Another Zingarevich entity, Bzinfin, which is based in the British Virgin Islands, was Ener1’s largest shareholder. In 2010, he invested another $65 million to help the firm capitalize on an emerging market for electric vehicles.
But Ener1 never landed major automotive supply contracts. Meanwhile, the firm had invested heavily in its main customer, the Norwegian electric car maker Think. With Think also struggling, Ener1 wrote off $73 million in 2011 and later restated its earnings for all of 2010.
Facing shareholder lawsuits and delisted from the NASDAQ stock exchange, Ener1 sought Chapter 11 bankruptcy protection in New York on Jan. 26.
Ener1’s court-approved bankruptcy plan canceled all outstanding shares and provides for up to $81 million in exit financing, including the $50 million from Z1.
“It’s not a lot of money to him,” Theodore O’Neill, senior analyst for alternative energy at Wunderlich Securities in Memphis, Tenn., said of Zingarevich. “Since he owned most of the company anyway, the question is, how long is he willing to hang out until a market appears?”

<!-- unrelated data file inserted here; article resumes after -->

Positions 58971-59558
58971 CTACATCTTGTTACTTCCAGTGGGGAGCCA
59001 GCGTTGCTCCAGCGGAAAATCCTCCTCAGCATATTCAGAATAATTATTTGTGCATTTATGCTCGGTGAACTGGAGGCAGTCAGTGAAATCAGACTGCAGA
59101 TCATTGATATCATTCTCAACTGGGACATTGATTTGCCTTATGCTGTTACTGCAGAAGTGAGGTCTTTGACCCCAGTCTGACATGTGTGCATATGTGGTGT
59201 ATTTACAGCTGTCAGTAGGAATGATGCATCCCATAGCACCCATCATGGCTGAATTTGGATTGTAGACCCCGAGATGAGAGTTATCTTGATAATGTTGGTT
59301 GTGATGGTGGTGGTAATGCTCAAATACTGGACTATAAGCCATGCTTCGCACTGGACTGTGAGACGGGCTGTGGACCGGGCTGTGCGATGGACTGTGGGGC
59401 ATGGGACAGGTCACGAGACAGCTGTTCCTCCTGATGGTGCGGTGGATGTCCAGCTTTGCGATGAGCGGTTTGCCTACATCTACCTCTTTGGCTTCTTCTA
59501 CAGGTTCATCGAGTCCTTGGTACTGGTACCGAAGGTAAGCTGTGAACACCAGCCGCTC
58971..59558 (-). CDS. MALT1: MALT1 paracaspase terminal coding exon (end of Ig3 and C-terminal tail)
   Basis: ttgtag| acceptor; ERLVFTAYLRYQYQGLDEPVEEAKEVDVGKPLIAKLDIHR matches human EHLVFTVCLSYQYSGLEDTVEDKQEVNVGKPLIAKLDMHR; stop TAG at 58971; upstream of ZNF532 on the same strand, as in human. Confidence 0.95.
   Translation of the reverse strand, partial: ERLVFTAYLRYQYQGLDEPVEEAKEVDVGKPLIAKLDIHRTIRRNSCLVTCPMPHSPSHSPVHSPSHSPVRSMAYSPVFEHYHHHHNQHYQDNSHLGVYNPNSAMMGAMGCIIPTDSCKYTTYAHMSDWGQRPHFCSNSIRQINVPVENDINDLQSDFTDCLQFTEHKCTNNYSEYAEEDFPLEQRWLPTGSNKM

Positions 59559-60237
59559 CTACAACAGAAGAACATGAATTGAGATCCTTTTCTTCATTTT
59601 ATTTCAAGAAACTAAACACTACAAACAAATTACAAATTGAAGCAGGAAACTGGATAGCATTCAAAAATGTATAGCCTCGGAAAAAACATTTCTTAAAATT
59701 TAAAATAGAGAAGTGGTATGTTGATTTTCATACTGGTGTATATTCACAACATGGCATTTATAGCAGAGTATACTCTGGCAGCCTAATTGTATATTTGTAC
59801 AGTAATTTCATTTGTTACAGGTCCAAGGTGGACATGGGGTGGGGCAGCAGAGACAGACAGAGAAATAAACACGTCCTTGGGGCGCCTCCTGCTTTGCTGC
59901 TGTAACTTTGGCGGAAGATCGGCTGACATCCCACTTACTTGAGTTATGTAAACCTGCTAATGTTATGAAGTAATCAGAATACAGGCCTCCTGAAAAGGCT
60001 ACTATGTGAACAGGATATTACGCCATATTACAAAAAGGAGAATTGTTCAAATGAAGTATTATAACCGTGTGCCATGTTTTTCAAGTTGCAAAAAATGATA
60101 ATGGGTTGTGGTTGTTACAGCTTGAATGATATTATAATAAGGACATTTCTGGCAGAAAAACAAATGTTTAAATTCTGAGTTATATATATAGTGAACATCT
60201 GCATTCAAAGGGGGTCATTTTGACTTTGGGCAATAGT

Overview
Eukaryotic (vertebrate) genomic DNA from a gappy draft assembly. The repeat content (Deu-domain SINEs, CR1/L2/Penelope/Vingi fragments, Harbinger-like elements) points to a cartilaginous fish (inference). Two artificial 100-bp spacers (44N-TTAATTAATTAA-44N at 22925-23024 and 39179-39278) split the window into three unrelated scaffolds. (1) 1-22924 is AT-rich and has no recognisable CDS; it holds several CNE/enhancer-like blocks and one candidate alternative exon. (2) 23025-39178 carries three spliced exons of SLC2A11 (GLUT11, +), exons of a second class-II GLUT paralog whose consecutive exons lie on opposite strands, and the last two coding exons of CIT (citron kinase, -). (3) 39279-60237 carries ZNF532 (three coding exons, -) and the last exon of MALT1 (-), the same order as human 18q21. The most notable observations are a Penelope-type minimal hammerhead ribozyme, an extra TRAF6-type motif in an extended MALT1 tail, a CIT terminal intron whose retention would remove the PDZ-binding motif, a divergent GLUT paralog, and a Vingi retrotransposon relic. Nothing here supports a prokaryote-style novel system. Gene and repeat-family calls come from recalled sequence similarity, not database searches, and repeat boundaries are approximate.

Zingarevich may have been attracted to Ener1 because it works with his other holdings. Although the company started out chasing vehicle-supply contracts, it has tried to diversify by selling batteries to electric utilities and smart-grid technology projects.
Z1, which Zingarevich started in 2010, concentrates on natural resource and infrastructure firms. The Z1 portfolio includes a Siberian gold mining firm and Ilim Timber, which is a major exporter to China. In transportation and infrastructure, Z1 has a highway-design firm and EnerZ, a Moscow electric-power engineering firm.
(Zingarevich also bought Think out of its Norwegian bankruptcy and, according to Z1’s website, Think is working on an electric bicycle. Think’s assembly plant in Elkhart has produced 200 of the all-electric City cars and employs two people, according to a recent National Public Radio report.)